Switzerland - which is not part of the euro zone - became the first government in history to sell a benchmark 10-year sovereign bond at negative interest rates last week, according to the Financial Times. Germany looks likely to be the first euro zone country to follow suit, with yields at record lows. Its 10-year crept to 0.14 percent Tuesday morning.
Analysts and economists have spent months debating the issues surrounding negative yields and how they may be distorting markets. It is widely thought that quantitative easing by the European Central Bank (ECB) – which sees it purchase bonds in secondary markets - has accentuated the move.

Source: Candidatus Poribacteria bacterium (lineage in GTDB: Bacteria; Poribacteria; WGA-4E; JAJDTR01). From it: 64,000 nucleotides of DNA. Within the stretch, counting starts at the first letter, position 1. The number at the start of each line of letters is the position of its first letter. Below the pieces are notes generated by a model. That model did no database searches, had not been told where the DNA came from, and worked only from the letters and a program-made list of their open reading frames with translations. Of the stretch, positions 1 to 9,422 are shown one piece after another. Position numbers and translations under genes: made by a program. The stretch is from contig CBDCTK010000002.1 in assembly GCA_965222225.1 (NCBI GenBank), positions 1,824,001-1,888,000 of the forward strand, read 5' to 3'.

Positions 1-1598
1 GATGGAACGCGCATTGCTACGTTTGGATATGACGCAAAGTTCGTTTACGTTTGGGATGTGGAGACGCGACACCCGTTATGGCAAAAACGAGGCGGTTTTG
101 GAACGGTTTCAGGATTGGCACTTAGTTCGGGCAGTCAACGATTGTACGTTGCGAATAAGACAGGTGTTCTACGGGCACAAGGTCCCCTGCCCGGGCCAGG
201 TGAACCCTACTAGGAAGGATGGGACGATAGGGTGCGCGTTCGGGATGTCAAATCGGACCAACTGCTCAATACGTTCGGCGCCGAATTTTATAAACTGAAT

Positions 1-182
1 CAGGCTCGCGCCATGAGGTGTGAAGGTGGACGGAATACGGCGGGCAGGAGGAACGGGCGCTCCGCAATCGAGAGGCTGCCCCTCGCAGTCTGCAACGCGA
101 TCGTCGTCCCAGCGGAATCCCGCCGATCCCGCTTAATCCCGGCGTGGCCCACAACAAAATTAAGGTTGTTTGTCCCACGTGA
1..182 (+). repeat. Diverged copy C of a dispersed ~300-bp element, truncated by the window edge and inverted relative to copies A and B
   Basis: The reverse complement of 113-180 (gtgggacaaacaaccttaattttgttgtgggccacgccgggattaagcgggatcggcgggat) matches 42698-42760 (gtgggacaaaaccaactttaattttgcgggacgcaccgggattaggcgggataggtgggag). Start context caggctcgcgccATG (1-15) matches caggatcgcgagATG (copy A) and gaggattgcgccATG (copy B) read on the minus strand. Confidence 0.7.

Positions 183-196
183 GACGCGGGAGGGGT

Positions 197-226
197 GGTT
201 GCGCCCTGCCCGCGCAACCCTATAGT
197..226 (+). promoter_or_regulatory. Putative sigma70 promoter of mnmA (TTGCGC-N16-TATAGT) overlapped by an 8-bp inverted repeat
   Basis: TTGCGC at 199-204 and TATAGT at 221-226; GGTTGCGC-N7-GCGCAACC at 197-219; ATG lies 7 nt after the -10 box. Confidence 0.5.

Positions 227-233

The team at Goldman Sachs, led by Francesco Garzarelli, said in a note Tuesday that possible "collateral damage" from low long-term yields could be the solvency positions of German pension and insurance companies, which are the traditional buyers of these assets.
"(This) will be dealt (with) by the local regulator and, eventually, the fiscal authorities, but (will) not lead the ECB to moderate the overall pace of asset purchases," Garzarelli said in the note. He added that the ECB would only alter its portfolio purchases away from German bonds in the event of extreme dislocations.